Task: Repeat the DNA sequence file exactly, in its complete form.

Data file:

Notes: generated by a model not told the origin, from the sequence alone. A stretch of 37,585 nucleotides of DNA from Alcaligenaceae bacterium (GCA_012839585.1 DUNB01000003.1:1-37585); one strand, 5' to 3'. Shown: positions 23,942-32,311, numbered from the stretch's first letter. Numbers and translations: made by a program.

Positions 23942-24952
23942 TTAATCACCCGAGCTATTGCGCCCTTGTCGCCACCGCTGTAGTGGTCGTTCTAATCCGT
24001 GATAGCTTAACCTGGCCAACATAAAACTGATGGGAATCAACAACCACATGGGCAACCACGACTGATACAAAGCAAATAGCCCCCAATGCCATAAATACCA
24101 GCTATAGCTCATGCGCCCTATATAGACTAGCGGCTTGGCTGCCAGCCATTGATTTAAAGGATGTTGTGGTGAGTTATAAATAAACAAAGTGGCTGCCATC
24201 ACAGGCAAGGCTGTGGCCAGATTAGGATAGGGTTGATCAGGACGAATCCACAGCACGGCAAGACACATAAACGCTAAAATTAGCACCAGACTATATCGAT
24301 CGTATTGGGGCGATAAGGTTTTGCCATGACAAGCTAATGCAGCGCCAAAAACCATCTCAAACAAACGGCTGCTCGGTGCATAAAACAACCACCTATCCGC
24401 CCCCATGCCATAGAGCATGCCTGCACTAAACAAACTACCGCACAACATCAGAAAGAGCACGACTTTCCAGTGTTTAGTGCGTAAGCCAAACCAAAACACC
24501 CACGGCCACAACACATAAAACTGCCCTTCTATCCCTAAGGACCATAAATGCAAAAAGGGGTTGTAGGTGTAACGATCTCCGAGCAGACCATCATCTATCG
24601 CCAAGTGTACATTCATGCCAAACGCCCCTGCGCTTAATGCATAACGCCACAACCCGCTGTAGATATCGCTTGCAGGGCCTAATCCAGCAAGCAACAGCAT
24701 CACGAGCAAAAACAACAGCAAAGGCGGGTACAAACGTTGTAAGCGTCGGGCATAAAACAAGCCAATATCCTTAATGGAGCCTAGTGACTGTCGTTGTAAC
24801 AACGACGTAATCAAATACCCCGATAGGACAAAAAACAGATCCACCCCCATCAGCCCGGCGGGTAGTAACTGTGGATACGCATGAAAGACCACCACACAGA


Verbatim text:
Notes: generated by a model not told the origin, from the sequence alone. A stretch of 37,585 nucleotides of DNA from Alcaligenaceae bacterium (GCA_012839585.1 DUNB01000003.1:1-37585); one strand, 5' to 3'. Shown: positions 23,942-32,311, numbered from the stretch's first letter. Numbers and translations: made by a program.

Positions 23942-24952
23942 TTAATCACCCGAGCTATTGCGCCCTTGTCGCCACCGCTGTAGTGGTCGTTCTAATCCGT
24001 GATAGCTTAACCTGGCCAACATAAAACTGATGGGAATCAACAACCACATGGGCAACCACGACTGATACAAAGCAAATAGCCCCCAATGCCATAAATACCA
24101 GCTATAGCTCATGCGCCCTATATAGACTAGCGGCTTGGCTGCCAGCCATTGATTTAAAGGATGTTGTGGTGAGTTATAAATAAACAAAGTGGCTGCCATC
24201 ACAGGCAAGGCTGTGGCCAGATTAGGATAGGGTTGATCAGGACGAATCCACAGCACGGCAAGACACATAAACGCTAAAATTAGCACCAGACTATATCGAT
24301 CGTATTGGGGCGATAAGGTTTTGCCATGACAAGCTAATGCAGCGCCAAAAACCATCTCAAACAAACGGCTGCTCGGTGCATAAAACAACCACCTATCCGC
24401 CCCCATGCCATAGAGCATGCCTGCACTAAACAAACTACCGCACAACATCAGAAAGAGCACGACTTTCCAGTGTTTAGTGCGTAAGCCAAACCAAAACACC
24501 CACGGCCACAACACATAAAACTGCCCTTCTATCCCTAAGGACCATAAATGCAAAAAGGGGTTGTAGGTGTAACGATCTCCGAGCAGACCATCATCTATCG
24601 CCAAGTGTACATTCATGCCAAACGCCCCTGCGCTTAATGCATAACGCCACAACCCGCTGTAGATATCGCTTGCAGGGCCTAATCCAGCAAGCAACAGCAT
24701 CACGAGCAAAAACAACAGCAAAGGCGGGTACAAACGTTGTAAGCGTCGGGCATAAAACAAGCCAATATCCTTAATGGAGCCTAGTGACTGTCGTTGTAAC
24801 AACGACGTAATCAAATACCCCGATAGGACAAAAAACAGATCCACCCCCATCAGCCCGGCGGGTAGTAACTGTGGATACGCATGAAAGACCACCACACAGA